Homeschooling in the UK: Everything You Need to Know


Thinking about homeschooling your children but not sure if it's the right decision for you?

Keep reading for the ultimate homeschooling guide…

Homeschooling is on the rise as students and parents discover the benefits of a highly personalised education.

Not so long ago, homeschooling was often associated with barefoot hippies or religious fundamentalists rather than being viewed as a legitimate alternative to a ‘traditional’ education.

However in recent years this myth has largely been dispelled, with many parents seeing homeschooling as not only a legitimate but more desirable alternative to a formal education.

As schools and colleges all over the country become increasingly crowded and resources become more scarce, parents all over the country are choosing to take their children out of school and teach them at home instead.

In 2020, homeschooling has become even more prevalent. Most families have had to homeschool due to concerns around COVID-19 affecting vulnerable family members and lots of them are considering not sending their children back long term.

A survey of 151 local councils by the Association of Directors of Children's Services suggests the number of home-schooled children in England rose 38% in 2020. As many as 75,668 children were home educated on 1 October, up from 54,656 a year earlier.

Whilst many families have said they would send their children back to school post-coronavirus, others have said they would continue to homeschool because of the positive impact of having their children at home.

So, what does this boom in homeschooling mean for UK education? Is it something that you should consider? To help you make sense of this educational phenomenon, we’ve created the ultimate guide to homeschooling, so that you can make the best decision for you and your child.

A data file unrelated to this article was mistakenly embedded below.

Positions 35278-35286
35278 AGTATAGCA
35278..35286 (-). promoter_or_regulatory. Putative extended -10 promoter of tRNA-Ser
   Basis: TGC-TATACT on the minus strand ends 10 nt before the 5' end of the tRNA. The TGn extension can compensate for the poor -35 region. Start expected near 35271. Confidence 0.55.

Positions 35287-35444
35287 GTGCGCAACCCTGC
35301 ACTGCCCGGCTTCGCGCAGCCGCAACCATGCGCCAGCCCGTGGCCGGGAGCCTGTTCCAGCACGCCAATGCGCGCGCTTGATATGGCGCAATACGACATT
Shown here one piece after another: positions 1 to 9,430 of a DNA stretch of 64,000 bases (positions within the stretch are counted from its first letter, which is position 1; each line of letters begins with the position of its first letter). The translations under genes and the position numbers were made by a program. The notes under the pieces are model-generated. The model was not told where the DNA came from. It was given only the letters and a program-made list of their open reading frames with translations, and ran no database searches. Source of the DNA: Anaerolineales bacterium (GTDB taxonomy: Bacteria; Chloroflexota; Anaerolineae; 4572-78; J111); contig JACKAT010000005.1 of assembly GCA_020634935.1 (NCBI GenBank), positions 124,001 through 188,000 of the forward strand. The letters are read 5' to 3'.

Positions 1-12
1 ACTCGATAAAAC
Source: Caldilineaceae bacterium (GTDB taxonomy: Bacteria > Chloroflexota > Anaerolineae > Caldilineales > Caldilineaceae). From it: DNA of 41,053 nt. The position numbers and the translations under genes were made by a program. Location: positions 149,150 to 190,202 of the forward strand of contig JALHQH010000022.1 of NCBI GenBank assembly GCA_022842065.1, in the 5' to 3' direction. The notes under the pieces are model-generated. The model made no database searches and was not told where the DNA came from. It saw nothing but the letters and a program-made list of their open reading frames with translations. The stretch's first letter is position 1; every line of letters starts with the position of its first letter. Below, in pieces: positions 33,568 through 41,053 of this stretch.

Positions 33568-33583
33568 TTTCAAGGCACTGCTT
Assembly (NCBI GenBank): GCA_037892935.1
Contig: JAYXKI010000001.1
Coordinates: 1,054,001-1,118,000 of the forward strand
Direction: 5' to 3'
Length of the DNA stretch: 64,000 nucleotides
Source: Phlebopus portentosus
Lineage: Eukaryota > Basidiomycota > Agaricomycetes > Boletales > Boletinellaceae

What is Homeschooling?

Homeschooling is the process of educating students at home rather than in a ‘traditional’ institutional setting like a school or college. Parents accept the full responsibility of educating their child, and will either teach their child(ren) themselves or opt to employ a homeschool tutor.

Students can either be taught at home on a full time basis, or a part-time basis (also known as ‘flexi schooling’), meaning they will still spend some time in school and some time learning at home.

Unlike in a school, children who are homeschooled will rely on their tutor or parents for all academic and emotional support. Homeschooling is not intended to isolate students, but instead gives them the opportunity to really immerse themselves in their studies, aside from the distractions of a noisy and busy classroom.

Whilst the basic principle of homeschooling is pretty easy to understand, the ins and outs of homeschooling in the UK are less well known. Do parents have to follow a particular syllabus? Are there restrictions surrounding how parents choose to conduct their homeschooling? Can people use tutors whilst homeschooling their children? All of these are common questions that this article will provide in-depth answers to.

Why do parents choose to homeschool their children?

Increasing class sizes

The number of students being taught in UK classrooms has increased year on year. Recent Department for Education data shows that secondary school class sizes have inflated to their largest in 20 years.

Cuts to education funding have squeezed school resources and resulted in considerably bigger classes, which can have serious implications for children studying at all levels.

It can be very difficult for a teacher, no matter how great they are, to give their undivided attention to each individual child in their class. As a result of this, many students end up feeling overlooked and left behind in a classroom setting.

Whilst many teachers find this to be incredibly frustrating and would love nothing more than to sit and help each child personally, big classes offer no alternative for teachers - they simply don’t have the time or resources to provide a one-on-one learning experience for the students that need it.

Even in classes of 20, which is the recommended maximum, children can struggle to obtain the personalised learning that they need to ensure success.

If students aren’t getting the support, guidance and attention that they need in school then this can have serious implications on their grades, academic progression and their personal development.

From Primary through to A-Levels, every student is guaranteed to struggle at some point and need a little extra help in order to overcome their issues and really excel. If students' problems are not addressed then this will not only have a significant impact on their academic progression, but is also likely to cause them to become easily distracted, give up on their studies and fail to get the grades that they need.